Veterans seeking out primary and mental health care will be able to choose a health care provider outside of the department if they live at least a half-hour away from the nearest VA hospital or clinic, the VA announced Wednesday. For specialty care, the VA is proposing an hour average drive time.
Likewise, the same logic applies to veterans who are facing a wait of 20 days to get an appointment for most specialties.
The new proposed guidelines are likely to go into effect in June.
“Our medical services must meet our veterans’ needs and reinforce the trust that forms the basis of every interaction with VA,” VA Secretary Robert Wilkie said in a statement.
“Most Americans can already choose the health care providers that they trust, and President Trump promised that Veterans would be able to do the same. With VA’s new access standards, the future of the VA health care system will lie in the hands of Veterans – exactly where it should be.”
For veterans looking to receive urgent care outside of the VA system, they’ll be able to select a provider in VA’s community care network and may be charged a co-payment.
The changes are in response to legislation Congress passed last year that gives VA the power to make changes to how veterans receive health care outside of the agency.
Where it stands now, veterans must live at least 40-miles from their nearest VA facility to use community care. By focusing on drive time opposed to distance, both rural veterans and those who live in big cities with congested traffic stand to benefit.
“These standards are simple and straightforward, eliminating much of the confusion created by the Veterans Choice Program and the VA’s other community care programs,” said Dan Caldwell, executive director for Concerned Veterans of America.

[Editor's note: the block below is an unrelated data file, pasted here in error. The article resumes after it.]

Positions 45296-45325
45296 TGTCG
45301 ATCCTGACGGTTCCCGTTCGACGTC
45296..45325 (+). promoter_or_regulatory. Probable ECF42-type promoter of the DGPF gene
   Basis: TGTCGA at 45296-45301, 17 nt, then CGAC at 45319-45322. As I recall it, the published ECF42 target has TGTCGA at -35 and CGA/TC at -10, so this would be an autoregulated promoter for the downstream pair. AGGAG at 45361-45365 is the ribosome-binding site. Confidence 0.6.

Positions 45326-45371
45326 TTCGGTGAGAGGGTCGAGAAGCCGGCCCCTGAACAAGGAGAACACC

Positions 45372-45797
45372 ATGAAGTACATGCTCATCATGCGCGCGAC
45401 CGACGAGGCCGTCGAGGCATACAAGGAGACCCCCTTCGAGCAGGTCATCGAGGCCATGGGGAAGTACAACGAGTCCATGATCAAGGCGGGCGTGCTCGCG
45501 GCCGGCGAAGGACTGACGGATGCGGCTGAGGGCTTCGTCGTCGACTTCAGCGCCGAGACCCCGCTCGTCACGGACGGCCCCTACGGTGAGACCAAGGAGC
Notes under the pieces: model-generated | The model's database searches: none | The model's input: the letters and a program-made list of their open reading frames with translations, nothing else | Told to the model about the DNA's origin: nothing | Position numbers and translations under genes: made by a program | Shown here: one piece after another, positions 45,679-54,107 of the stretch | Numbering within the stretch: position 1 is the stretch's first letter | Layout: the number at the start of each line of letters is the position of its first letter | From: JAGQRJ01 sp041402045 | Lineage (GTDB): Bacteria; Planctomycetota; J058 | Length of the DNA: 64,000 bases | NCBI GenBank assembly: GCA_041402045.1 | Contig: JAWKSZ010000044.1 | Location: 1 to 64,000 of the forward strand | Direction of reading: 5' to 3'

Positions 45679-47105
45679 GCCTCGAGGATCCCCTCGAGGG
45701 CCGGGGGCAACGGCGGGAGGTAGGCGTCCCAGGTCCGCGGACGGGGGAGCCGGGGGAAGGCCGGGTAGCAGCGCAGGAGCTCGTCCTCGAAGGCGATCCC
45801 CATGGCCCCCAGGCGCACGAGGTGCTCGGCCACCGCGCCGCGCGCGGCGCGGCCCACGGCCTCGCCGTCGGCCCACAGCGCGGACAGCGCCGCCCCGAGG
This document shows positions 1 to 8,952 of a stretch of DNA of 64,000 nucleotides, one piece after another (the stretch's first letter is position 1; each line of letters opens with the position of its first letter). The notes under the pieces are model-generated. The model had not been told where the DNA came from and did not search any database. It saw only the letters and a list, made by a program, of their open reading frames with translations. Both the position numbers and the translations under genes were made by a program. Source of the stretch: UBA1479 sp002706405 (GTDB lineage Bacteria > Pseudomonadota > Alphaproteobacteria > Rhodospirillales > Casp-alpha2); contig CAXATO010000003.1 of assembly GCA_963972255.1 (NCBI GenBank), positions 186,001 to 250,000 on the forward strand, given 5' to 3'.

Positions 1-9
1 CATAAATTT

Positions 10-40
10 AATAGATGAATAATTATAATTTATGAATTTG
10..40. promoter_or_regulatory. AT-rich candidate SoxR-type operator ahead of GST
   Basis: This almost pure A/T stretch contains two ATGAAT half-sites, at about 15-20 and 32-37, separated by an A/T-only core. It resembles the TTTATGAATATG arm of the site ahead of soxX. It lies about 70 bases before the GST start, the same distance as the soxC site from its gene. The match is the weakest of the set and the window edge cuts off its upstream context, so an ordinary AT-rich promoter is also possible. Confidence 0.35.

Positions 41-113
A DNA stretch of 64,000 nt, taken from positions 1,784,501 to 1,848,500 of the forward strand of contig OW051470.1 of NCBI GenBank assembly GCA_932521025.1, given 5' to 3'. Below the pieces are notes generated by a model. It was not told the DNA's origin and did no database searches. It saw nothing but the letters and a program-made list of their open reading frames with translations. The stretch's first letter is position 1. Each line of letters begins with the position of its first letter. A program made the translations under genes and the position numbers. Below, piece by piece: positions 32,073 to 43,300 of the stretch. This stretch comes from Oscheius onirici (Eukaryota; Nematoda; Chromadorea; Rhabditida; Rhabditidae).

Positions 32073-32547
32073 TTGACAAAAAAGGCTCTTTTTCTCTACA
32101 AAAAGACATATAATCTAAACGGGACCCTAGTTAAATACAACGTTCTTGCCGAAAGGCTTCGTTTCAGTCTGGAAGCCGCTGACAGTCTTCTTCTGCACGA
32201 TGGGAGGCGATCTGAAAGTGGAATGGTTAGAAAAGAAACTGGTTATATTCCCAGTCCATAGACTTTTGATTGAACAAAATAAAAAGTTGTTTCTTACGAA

“While we would prefer the primary care wait time standard be shorter, these access standards are still a significant step forward in giving veterans more control over their health care and making the VA more veteran-centric.”
Both lawmakers and veterans organizations have said VA's engagement on access standards is something to be desired, and these proposed guidelines are just the beginning of what is sure to be a debate on how the agency provides and expands community care.
“It is important that the VA collaborates with all stakeholders on this important issue to ensure that the VA remains the coordinator of care and that VA-enrolled veterans do not have to pay for treatment," said Rene Bardorf, Wounded Warrior Project's senior vice president of government and community relations.
"We are encouraged by the mental health provisions expressed, and look forward to more detailed information on access standards - especially on the data and science behind the selected wait times and distance-to-care criteria."
Reactions on the House Veterans Affairs' Committee falls along party lines. Chairman Mark Takano (D-Calif.) called VA's announcement "hastily" rolled out and warned against the potential for "shifting money towards care outside VA without involving providers" veterans groups and Congress.
"Developing access standards in the dark of night and placing decisions in the hands of bureaucrats instead of in the hands of veterans and their doctors is at best disappointing, and at worst, shameful," said Takano.
However, leadership on the Republican sides of the Senate and House Veterans Affairs Committees issues a joint statement praising the VA for implementing key guidelines of the VA MISSION Act.
"This landmark law ensures veterans get care when and where they need it, whether that is in the VA or in the community," said Sen. Johnny Isakson (R-Ga.) chairman of the Senate Committee on Veterans’ Affairs, and Rep. Phil Roe (R-Tenn.), ranking member of the House Committee on Veterans’ Affairs.
"We believe these new standards will enable veterans to receive care that best fits their individual needs while making the VA healthcare system stronger."